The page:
Urban environments are becoming overly reliant on automobiles. But the use of landscaped, elevated thoroughfares that encourage foot travel instead can reduce congestion and improve the overall experience of urban life. Across the world, cities have transformed underused roadways and abandoned railroad spurs into lively pedestrian walkways, stimulating development in adjacent neighborhoods and ushering in a new era of linear-park design. Although usually created for public recreation, these elevated urban pathways increasingly show potential, when properly designed, to become a preferred mode of daily transit for commuters as well.
For this reason the publishers of Metals in Construction have selected a pedestrian bridge as the subject of the magazine’s 2019 Design Challenge. The competition asks architects, engineers, and students to design a span that connects the transportation hub of the newly adapted Moynihan Station with Hudson Yards, the city’s largest development since Rockefeller Center—and the destination for a projected 100,000 people walking to their offices there from the rail station each day.
Entrants are asked to submit their vision for a bridge of structural steel construction that navigates efficiently between the two sites for those traveling by foot, spanning the activity below with a minimum of interruption and a maximum of transparency. A distinguished jury of architects and engineers will award the $15,000 grand prize to the design judged best at delivering multimodal connectivity while becoming an iconic wayfinding landmark unto itself.
Design Brief for the Metals in Construction 2019 Design Challenge: Create a New Urban Pathway
The Metals in Construction magazine 2019 Design Challenge is a competition to generate ideas for making foot travel a more attractive, engaging component of living and working in a city. With urban environments overly reliant on automobiles, creating elevated, landscaped thoroughfares that encourage foot travel can reduce congestion and improve the overall experience of urban life. One testament to this is the popularity of the High Line’s transformation of an abandoned railroad spur into a pedestrian walkway, stimulating development in adjacent neighborhoods along the way. The High Line captivates New Yorkers in a way that few projects do. It also demonstrates the potential such projects have to revolutionize urban landscapes by serving not just as places for public recreation, but also, when properly designed, as preferred modes of travel for commuters to use on a daily basis.
It is for this reason that the publishers of Metals in Construction magazine selected a pedestrian bridge as the subject of the 2019 Design Challenge. The challenge is to conceive of a pedestrian bridge that connects the transportation hub of the newly adapted Moynihan Station with the city’s largest development since Rockefeller Center, Hudson Yards, where studies project 100,000 workers will travel to offices there from the rail station each day.
Your challenge: Submit your vision for a pedestrian bridge that navigates efficiently between the two sites. The design must reward foot travel by providing a distinctive experience that transports the user into a different place, encouraging its use as the desired mode of daily travel. A panel of experienced architects and engineers will award the $15,000 grand prize to the design judged best at delivering this connectivity while becoming an iconic urban pathway unto itself.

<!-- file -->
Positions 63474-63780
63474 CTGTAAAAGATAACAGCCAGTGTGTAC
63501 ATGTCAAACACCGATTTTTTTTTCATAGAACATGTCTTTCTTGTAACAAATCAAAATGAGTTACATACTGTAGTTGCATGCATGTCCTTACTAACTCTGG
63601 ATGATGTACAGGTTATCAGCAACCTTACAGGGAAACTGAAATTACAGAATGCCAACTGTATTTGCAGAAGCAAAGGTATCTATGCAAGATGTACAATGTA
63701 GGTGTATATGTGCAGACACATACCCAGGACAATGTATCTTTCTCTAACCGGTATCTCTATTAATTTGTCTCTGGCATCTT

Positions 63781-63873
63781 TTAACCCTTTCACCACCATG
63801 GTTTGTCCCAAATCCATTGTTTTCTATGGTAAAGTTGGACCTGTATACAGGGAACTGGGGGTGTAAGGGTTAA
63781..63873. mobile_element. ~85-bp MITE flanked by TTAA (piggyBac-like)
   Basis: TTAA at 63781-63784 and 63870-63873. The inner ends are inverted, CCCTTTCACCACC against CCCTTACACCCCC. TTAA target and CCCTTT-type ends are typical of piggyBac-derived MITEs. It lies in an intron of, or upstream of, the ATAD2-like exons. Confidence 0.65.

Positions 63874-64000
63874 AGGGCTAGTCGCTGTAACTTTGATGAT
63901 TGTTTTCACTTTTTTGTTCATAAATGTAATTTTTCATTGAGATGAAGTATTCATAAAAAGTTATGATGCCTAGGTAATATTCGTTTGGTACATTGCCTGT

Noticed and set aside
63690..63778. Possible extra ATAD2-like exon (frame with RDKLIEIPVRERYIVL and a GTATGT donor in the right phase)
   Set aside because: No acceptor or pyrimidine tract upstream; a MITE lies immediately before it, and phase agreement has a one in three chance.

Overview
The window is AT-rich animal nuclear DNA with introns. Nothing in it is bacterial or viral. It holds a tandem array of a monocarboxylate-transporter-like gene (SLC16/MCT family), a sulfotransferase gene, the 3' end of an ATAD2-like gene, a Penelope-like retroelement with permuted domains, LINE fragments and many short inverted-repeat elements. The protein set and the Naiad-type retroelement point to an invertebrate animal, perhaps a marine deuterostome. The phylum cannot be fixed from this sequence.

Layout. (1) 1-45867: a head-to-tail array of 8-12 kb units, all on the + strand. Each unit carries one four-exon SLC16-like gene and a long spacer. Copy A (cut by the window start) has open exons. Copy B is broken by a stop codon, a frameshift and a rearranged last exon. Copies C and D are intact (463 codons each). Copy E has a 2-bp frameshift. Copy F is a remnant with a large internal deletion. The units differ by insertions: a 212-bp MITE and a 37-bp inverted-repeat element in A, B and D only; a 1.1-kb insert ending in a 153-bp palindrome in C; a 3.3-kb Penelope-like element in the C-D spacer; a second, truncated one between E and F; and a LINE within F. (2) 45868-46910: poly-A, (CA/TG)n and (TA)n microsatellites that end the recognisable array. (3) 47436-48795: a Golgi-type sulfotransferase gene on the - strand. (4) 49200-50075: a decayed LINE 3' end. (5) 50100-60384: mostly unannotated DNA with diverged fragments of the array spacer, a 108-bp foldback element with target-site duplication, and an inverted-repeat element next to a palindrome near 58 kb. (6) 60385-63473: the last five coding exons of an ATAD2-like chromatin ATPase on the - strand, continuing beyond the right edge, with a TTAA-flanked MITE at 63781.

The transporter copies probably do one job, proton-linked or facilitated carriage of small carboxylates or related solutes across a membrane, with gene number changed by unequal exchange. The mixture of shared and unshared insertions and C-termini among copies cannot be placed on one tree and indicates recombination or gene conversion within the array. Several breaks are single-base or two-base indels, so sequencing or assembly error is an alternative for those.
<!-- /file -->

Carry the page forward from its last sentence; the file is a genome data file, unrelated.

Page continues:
About the site: Moynihan Station takes up two entire New York City blocks on Manhattan’s West Side, stretching from Eighth to Ninth Avenues between 31st and 33rd streets. The eastern half of the building across from Madison Square Garden and the present Pennsylvania Station contains the transportation hub in question, while the western half contains unrelated commercial use.
Hudson Yards is a large urban development occupying 28-acres that is transforming the West Side of Manhattan with construction of 18,000,000 square feet of state-of-the art commercial and residential space, including a new center for artistic innovation called The Shed. Accessible from the city’s widely popular High Line, competition entries must show the Shed as the termination point for the pedestrian walkway at Hudson Yards.
Specific Design Guidelines
The pedestrian bridge is to be of structural steel construction and span the activity below with a minimum of interruption and supports. It may be covered or open but maximum transparency is desired for both well-being and security. Your entry must show the pedestrian walkway originating at the transportation hub portion of Moynihan Station and terminating in the vicinity of The Shed at Hudson Yards.
Elevation changes are permitted along the route, as are overlooks, kiosks, and other features. Access from street level may be provided at multiple locations. Keep in mind that its foremost objective is to efficiently serve the 100,000 commuters likely to use this pathway daily. And, of course, it must always be accessible for persons with disabilities.
Your entry must incorporate innovative design elements that make the bridge a distinctive, efficient, and desirable pathway for day-to-day, round-the-clock travel between the two locations. It must also clearly satisfy conventional design, construction, and sustainability standards. In addition to structural steel, the use of additional durable materials with long lifetimes, and of additional materials produced with fewer carbon emissions, will be considered in the judging. However, the required scope of this challenge is the goal of enhancing necessary foot travel by engaging pedestrians in an experience that rewards this mode of travel.
Registration and submission are handled completely through www.metalsinconstruction.org. The process is composed of three parts:
- Entrant Information – Contact information of the individual or team submitting. This will not be shared with judges and is only for contact purposes. Enter additional team names in the “Notes” section of the Project Description Prompts.
- Project Description Prompts – A series of descriptive points related to the design and process of the submission.
- Proposal Visualization – Up to 10 pages may be submitted to represent the proposal. This attachment should be one (1) multi-page PDF file (max. 10 pages) formatted at 11”x17” (ledger) and can include supporting backup data, calculations, and commentary to supplement the images. Do not link or embed objects. Links to any video or animated components may be pasted into Project Description Prompts. Maximum file size is 20MB.